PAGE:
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Q&A: New York Times bestselling author Adriana Trigiani discusses her work ahead of her appearance in Lancaster | Entertainment

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The Council of Friends of Lancaster County’s Public Library’s 20th annual author event in 2021 raised $27,000 – the most money ever raised in the 20 years of the fundraising events. So, for the 21st annual fundraising event, the Council of Friends decided to pull off another unprecedented feat: bringing two authors to the stage.

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New York Times bestselling authors Adriana Trigiani and Chris Bohjalian will be in conversations with WITF’s Scott LaMar at Calvary Church in Lancaster 11 a.m. May 24.

Tickets to the event are $65 and include complimentary copies of Trigiani’s latest book “The Good Left Undone” and Bohjalian’s newest novel “The Lioness.” Ticketholders must show their ticket at the event to receive the complimentary books.  There will be no luncheon at this year’s event. Tickets order forms are available at lancasterlibraries.org and at Aaron’s Books in Lititz. 

Trigiani is the author of 20 books of fiction and nonfiction including her latest book “The Good Left Undone,” which was published late last month. She is also a playwright, television writer and producer, podcaster and filmmaker.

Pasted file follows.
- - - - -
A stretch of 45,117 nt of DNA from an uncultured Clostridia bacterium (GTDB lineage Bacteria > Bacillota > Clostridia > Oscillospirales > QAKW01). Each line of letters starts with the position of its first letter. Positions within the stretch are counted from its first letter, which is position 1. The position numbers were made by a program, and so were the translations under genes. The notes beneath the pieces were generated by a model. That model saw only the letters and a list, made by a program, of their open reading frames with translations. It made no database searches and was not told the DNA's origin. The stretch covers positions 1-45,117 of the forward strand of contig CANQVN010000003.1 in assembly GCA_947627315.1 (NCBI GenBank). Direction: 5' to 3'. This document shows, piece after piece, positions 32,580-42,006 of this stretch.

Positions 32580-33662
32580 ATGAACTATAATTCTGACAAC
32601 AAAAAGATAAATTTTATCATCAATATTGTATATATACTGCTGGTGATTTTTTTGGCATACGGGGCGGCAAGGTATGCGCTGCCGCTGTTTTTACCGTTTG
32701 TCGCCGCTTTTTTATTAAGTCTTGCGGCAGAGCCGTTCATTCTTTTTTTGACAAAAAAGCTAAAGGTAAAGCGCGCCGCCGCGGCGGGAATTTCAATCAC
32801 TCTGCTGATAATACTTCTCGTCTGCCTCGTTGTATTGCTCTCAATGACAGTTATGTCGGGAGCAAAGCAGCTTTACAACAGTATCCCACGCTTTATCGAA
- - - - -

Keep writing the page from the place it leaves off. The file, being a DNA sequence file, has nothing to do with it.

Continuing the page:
Trigiani lives in Greenwich Village in New York City, but is originally from Big Stone Gap, Virginia. She honored her hometown with her “Big Stone Gap” series of novels and the film of the same name. And, along with co-founder Nancy Bolmeier-Fisher, she recognizes her Appalachian roots with the Origin Project – a journal writing project offered in 17 Virginia schools for students in grades 2-12, which focuses on identity and origins. The program, which started in 2014, publishes an anthology of student writing every year.

Her latest novel, “The Good Left Undone,” is a family epic about secrets, love, loss and legacy that spans the globe and generations. 

Chris Bohjalian is the author of 24 books including his latest “The Lioness” – a historical thriller set during an African safari. 

For more than 20 years, Bohjalian wrote an award-winning newspaper column about small town life in Vermont for the Burlington Free Press.. 

His work has been translated into 35 languages and his 20th novel, “The Flight Attendant,” was adapted for a miniseries starring Kaley Cuoco, now streaming on HBO Max.